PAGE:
Coral reef echinoderms (Phylum Echinodermata) include a variety of familiar marine creatures that one would not recognize as close relatives. This page provides an introduction to the five classs of these animals commonly found associated with coral reefs.
The name “Echinoderm” literally means “spiny-skinned”, a trait that shared by all members of the group. Here, we shall briefly introduce the five most common types found in coral reef environments. These are the sea stars, brittle stars, sea cucumbers, sea urchins, and crinoids.
Sea stars , also commonly called “starfish”, are coral reef echinoderms most often found in sand and seagrass areas around reefs, where they prey on mollusks.
However there are exceptions. Some sea stars are commonly found on the reef itself, where they prey on other invertebrate animals including hard corals.
During the 1970s, a “plague” of the coral polyp feeding “crown of thorns” starfish (Acanthaster planci, pictured left) ravaged coral reefs throughout much of the Indo-Pacific. Then, as suddenly as the outbreak began, it abated.
Sea stars are able to move slowly about the reef or other benthic substrates through the use of numerous specialized appendages called tube feet located under each of the arms.
The smaller brittle stars are closely related to sea stars, but have very slender arms and a central body disc clearly demarcated from the arms.
These animals can occur in very large numbers buried in unconsolidated sands throught most portions of the ecosystem.
They are able to move across benthic substrates surprisingly rapidly by wriggling their long, slender and highly flexible arms.
Brittle stars are mainly nocturnal predators that remain sheltered by day, often buried in bottom sediments or within the cavities of sponges.
Ophiuroids feed in a variety of ways, as scavengers, predators, and detritivores.
The familiar sea urchins are active herbivores and are among the most common coral reef echinoderms, and are found in virtually all reef habitats.
Some live in seagrass meadows of the lagoon, while others shelter in crevices on reefs by day, emerging to actively forage on the reef itself or in nearby sand or seagrass habitats by night.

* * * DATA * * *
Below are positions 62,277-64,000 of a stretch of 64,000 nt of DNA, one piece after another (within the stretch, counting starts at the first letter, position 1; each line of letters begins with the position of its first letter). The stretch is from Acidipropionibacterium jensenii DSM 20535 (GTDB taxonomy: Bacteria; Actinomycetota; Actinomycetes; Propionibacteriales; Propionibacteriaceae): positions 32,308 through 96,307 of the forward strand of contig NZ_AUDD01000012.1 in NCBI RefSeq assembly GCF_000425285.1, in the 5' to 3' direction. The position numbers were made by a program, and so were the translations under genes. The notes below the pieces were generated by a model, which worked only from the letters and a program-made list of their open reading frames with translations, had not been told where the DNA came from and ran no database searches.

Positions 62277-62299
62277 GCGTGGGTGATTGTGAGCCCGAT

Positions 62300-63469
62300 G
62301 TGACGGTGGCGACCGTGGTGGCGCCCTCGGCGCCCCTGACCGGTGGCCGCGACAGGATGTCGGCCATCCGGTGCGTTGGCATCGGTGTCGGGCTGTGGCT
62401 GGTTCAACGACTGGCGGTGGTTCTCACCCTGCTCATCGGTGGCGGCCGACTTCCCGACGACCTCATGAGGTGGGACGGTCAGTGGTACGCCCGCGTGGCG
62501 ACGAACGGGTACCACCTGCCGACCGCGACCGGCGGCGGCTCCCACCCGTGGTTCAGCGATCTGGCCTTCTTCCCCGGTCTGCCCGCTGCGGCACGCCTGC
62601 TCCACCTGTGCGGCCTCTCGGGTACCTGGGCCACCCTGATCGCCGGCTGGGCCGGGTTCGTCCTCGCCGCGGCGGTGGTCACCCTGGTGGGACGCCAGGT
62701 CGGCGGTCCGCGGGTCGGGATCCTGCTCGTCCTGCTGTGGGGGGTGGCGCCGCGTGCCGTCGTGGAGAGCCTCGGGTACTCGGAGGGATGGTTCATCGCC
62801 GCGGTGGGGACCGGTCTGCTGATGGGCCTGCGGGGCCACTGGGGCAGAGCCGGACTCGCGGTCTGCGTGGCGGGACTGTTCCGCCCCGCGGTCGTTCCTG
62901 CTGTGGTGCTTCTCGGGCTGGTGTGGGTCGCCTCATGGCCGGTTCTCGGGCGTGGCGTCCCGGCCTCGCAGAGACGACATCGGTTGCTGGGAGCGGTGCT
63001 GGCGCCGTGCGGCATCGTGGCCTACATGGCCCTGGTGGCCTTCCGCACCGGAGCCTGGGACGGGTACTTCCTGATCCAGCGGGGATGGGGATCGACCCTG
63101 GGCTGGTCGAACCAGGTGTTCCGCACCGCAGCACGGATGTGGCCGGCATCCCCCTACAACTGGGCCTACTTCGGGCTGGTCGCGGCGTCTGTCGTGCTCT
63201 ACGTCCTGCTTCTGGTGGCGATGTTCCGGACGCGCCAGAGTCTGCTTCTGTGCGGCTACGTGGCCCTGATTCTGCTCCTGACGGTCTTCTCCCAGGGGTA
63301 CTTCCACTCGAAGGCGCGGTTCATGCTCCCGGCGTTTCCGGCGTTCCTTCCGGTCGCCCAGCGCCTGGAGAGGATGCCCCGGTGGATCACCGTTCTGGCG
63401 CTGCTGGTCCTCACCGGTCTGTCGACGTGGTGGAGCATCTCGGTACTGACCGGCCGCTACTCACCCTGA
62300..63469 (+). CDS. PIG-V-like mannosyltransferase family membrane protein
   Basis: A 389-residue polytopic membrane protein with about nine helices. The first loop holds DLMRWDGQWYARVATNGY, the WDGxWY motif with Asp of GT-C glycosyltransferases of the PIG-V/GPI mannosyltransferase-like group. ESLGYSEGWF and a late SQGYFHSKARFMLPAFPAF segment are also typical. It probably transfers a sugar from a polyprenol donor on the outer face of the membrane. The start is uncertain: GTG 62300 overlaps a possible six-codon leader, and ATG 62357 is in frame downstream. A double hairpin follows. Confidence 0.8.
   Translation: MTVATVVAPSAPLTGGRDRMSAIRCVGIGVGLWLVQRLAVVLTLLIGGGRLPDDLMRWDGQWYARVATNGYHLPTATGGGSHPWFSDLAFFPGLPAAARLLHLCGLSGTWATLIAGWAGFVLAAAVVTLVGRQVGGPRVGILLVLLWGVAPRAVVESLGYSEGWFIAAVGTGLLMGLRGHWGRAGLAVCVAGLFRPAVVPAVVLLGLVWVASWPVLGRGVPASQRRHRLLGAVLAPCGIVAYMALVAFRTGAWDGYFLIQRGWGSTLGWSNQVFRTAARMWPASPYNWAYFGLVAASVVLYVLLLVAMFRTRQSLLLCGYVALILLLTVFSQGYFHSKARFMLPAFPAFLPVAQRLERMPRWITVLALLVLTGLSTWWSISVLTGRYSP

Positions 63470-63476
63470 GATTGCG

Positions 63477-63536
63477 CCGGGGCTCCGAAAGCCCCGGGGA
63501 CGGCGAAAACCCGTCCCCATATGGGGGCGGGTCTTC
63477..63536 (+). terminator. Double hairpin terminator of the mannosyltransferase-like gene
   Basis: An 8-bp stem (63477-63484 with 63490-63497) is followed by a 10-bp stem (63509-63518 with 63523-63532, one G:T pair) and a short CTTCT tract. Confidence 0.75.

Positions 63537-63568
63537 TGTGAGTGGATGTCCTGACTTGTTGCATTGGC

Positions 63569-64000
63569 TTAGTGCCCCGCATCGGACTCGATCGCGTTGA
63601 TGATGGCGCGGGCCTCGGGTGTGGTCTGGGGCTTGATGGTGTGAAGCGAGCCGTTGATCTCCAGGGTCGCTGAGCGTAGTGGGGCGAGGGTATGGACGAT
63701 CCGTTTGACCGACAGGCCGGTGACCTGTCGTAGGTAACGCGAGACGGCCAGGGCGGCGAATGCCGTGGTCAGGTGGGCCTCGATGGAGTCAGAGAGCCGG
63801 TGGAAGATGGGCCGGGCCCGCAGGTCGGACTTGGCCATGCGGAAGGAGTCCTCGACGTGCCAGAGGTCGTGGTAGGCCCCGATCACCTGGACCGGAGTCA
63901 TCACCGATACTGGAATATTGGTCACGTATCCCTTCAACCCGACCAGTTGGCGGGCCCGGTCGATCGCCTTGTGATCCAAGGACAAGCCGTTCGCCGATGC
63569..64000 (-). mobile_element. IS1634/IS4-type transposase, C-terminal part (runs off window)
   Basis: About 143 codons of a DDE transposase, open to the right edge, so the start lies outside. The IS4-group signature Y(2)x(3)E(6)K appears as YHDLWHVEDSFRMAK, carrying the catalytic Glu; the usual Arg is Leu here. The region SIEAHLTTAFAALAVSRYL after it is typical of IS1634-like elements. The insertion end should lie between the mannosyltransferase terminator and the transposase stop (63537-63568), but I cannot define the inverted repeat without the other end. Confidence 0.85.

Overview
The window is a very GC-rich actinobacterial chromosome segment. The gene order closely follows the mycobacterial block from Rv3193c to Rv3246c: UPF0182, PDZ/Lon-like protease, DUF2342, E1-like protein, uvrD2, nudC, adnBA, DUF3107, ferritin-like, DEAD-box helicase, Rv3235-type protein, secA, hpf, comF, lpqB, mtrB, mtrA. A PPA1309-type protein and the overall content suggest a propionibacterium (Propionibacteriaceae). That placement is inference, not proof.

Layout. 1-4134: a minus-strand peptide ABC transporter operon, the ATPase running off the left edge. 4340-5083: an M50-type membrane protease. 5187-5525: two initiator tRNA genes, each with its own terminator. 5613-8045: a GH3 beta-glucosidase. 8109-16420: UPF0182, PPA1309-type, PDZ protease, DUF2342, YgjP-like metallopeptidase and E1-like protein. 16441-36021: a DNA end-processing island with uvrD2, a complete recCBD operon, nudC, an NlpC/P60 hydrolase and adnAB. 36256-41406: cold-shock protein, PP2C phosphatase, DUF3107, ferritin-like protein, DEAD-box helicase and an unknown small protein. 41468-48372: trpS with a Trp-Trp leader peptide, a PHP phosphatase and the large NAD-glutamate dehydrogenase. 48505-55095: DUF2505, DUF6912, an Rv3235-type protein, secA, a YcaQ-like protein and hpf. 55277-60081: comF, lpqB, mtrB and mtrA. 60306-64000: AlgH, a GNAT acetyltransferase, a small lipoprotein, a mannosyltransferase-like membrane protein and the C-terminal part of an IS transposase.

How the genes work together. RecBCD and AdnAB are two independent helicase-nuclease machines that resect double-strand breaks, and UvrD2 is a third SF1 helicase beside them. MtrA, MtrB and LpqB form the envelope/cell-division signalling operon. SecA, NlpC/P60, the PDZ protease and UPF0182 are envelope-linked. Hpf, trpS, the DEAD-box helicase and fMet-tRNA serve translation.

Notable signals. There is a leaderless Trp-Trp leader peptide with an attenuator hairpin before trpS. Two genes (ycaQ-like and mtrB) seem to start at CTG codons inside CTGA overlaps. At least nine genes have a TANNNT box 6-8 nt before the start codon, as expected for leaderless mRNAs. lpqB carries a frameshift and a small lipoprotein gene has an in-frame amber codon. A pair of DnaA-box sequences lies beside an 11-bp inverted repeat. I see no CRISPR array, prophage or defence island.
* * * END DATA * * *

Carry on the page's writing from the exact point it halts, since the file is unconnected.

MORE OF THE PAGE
During the 1980s, a widespread decline of the long-spined sea urchin (Diadema antillarum) was reported from a number of Caribbean reef locations.
This population “crash’ was blamed by some for the decline of live coral cover that occurred in the Greater Caribbean region during about the same period. However, no solid evidence of a direct cause-and-effect relationship has been as yet produced.
As with the Acanthaster plague that ravaged Pacific reefs (see above), the question of whether such widespread population fluctuations might be due to human impacts or simply natural long-term cyclical events has not been resolved.
Crinoids are delicately structured planktivorous echinoderms. They occupy a wide depth range in coral reef ecosystems, becoming more common in deeper waters of the lower fore reef.
This ancient group of animals dominated shallow seas of the Paleozoic period but came close to extinction some 250 million years ago, along with most other species alive at that time.
There are two basic types of crinoids. Sea lilies are stalked crinoids that live sedentary lives attached to the sea floor, where they filter plankton from the passing water. Most species of sea lilies live in very deep water well beyond the range of hard coral growth, but some inhabit deeper portions of coral reef ecosystems. Today, sea lilies are the only remaining echinoderms that live as attached suspension-feeders.
The second type of crinoid are the feather stars. These are unstalked forms that appear somewhat more similar to sea stars than do sea lilies. Feather stars are not totally sedentary as are sea lilies, but rather are capable (as are sea stars) of slowly creeping about benthic substrates through the use of specialized structures.
Sea cucumbers do not resemble any other coral reef echinoderms, and would superficially appear to be of another lineage entirely.
They possess elongated tube-like bodies covered in leathery skin, and spend their time ingesting enormous quantities of sediments from which organic nutrients are removed.
Holothuroids living within coral reef ecosystems mainly inhabit sand and seagrass habitats both near and we;ll away from the rocky reefs.
Because they are considered a delicacy in some Asian countries, the growing market for these animals has recently become a concern for those involved in coral reef conservation.
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